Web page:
Knut Frostad: It’s obvious that when you have an open class you have more development between the teams, there is no question about that. You can always discuss this in complete isolation from reality and say “OK, let’s forget the fact it was challenging to get six boats on the starting line, let’s forget Spain’s deep financial problems, let’s forget Europe’s problems, let’s forget the financial crisis and see what the nicest design we can have is.” We can always have this discussion and I will agree with you that developing your own boat is interesting.

We have also made an interesting observation of the past when you have reached the end of a life cycle of an open box rule class, the boats become very close, in fact almost one design. This was the case with the Whitbread 60’s and the Volvo Open 70’s, and that is when everyone think the event works better. However you still struggle with the challenge of timing your funding, etc. which only a one-design class can change.

However, we can never forget the reality we live in and neither do all the potential teams that want to race. In addition, right now in the sailing world there are a lot of very successful one-design projects, such as the AC45, the RC44, the Soto 40 and many more. There is a reason why these classes are working well at this moment, mainly because you don’t have to build a boat all the time, you don’t have to spend money on design and that saves you from a lot of money, very early in your project. We believe that right now this is the most important thing we have to consider.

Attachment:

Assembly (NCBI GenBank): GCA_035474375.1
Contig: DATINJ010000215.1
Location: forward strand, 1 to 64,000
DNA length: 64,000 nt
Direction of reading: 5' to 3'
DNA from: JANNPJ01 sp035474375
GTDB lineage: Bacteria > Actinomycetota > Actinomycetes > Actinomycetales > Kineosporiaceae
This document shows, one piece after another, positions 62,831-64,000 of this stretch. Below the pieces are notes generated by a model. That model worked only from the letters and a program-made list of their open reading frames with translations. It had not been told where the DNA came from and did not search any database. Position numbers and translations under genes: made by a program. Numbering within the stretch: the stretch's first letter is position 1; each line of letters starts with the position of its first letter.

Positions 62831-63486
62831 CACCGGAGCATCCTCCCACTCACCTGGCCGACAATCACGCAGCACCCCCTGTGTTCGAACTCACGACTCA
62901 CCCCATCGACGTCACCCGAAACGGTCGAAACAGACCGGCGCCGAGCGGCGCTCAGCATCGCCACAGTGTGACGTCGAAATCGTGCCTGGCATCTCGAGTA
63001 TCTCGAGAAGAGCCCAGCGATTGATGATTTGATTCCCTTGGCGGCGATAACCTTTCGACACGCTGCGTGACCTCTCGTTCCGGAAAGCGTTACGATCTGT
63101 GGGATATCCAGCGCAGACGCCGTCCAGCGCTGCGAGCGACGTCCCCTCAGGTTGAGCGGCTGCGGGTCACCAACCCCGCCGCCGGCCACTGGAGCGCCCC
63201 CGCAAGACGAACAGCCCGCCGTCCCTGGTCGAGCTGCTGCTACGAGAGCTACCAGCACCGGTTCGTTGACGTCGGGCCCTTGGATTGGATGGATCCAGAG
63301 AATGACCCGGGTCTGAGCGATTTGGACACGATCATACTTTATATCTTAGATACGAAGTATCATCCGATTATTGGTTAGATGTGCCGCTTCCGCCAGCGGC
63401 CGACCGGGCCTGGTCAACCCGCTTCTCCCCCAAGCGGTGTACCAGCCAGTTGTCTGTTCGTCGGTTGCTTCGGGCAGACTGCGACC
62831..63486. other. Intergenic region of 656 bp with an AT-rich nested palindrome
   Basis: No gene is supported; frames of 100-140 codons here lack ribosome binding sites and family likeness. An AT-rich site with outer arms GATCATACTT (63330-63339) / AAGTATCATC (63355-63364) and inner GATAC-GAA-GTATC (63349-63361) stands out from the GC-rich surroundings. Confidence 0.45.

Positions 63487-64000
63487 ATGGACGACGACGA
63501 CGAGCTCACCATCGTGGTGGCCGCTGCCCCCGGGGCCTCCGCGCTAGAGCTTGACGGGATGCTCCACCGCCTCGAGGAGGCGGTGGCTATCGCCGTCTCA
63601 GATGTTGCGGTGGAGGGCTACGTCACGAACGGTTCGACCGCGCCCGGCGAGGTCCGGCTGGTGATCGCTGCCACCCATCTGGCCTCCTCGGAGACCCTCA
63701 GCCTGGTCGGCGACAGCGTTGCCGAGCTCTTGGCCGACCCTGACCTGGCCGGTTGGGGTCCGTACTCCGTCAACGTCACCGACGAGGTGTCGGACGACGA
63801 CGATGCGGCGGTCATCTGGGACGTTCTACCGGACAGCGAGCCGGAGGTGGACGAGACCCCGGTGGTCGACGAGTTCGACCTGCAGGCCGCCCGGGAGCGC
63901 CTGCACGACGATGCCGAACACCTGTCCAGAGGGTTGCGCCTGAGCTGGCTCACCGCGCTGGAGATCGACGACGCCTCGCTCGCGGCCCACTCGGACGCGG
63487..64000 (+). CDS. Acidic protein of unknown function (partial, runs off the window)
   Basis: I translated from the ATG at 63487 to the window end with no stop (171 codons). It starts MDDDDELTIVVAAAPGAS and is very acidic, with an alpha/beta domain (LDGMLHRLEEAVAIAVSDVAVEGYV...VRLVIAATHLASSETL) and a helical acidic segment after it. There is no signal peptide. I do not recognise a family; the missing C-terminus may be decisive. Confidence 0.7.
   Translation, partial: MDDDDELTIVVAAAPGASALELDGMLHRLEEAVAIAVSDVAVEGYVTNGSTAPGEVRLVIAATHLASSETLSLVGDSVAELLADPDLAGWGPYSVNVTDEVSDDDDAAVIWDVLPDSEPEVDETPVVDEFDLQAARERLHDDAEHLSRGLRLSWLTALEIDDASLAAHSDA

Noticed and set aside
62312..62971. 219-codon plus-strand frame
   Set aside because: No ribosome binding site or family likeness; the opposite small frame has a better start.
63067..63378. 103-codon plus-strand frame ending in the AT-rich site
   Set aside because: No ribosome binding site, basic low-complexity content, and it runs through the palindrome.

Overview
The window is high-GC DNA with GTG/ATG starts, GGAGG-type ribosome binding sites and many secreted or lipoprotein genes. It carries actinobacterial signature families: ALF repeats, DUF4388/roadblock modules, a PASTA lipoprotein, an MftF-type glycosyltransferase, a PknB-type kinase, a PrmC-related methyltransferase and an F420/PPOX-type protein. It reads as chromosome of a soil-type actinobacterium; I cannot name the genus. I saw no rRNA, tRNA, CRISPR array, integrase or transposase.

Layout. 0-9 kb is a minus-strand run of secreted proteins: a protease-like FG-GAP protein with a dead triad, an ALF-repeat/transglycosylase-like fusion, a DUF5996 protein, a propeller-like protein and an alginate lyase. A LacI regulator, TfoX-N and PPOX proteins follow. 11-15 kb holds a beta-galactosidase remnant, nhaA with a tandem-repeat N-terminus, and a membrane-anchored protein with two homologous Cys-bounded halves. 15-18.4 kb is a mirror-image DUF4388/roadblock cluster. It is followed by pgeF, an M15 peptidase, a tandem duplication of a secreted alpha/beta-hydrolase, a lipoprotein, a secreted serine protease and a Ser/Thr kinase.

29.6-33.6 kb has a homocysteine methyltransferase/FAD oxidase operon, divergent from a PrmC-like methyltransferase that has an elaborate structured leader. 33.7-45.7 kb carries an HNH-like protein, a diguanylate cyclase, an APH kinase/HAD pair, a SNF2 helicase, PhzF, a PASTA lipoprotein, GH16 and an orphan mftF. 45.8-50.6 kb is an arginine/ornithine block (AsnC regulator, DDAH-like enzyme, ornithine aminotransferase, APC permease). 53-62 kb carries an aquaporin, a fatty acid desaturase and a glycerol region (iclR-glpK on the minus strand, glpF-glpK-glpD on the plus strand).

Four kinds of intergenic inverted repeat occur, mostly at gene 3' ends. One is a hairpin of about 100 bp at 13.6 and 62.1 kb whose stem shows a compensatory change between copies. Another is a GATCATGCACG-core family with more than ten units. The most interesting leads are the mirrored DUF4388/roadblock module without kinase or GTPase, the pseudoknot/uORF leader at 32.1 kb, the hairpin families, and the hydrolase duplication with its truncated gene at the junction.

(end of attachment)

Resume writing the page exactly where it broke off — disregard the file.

Let me give you an example. I asked the skippers of the 2008-9 edition, before the start, what boat they would like to have. Pretty much everyone was very happy with his own boat. However, when I asked them the same question after the end of the race in Saint Petersburg, everybody said they wanted to have Ericsson 4. This is something very frequent in a development class. Yes, it’s fantastic to have development and everybody wants to spend his sponsor’s money on R&D and design until realize someone else has the fastest boat.

Although the technology story is interesting, it’s a paradox that until now we have never really been able to tell the outside world the story of how these boats are designed and built, and now with the new one design boat we can and will do that. We never ever got access to film inside the new boats before the start before and certainly not anything worth showing from design and construction. So in fact it is for us now easier to show the technology behind the boats than before. Do you think you could alienate the sponsors that want to associate their image to the technology aspect in the sense that their message could have been “we won because our technology was the best”?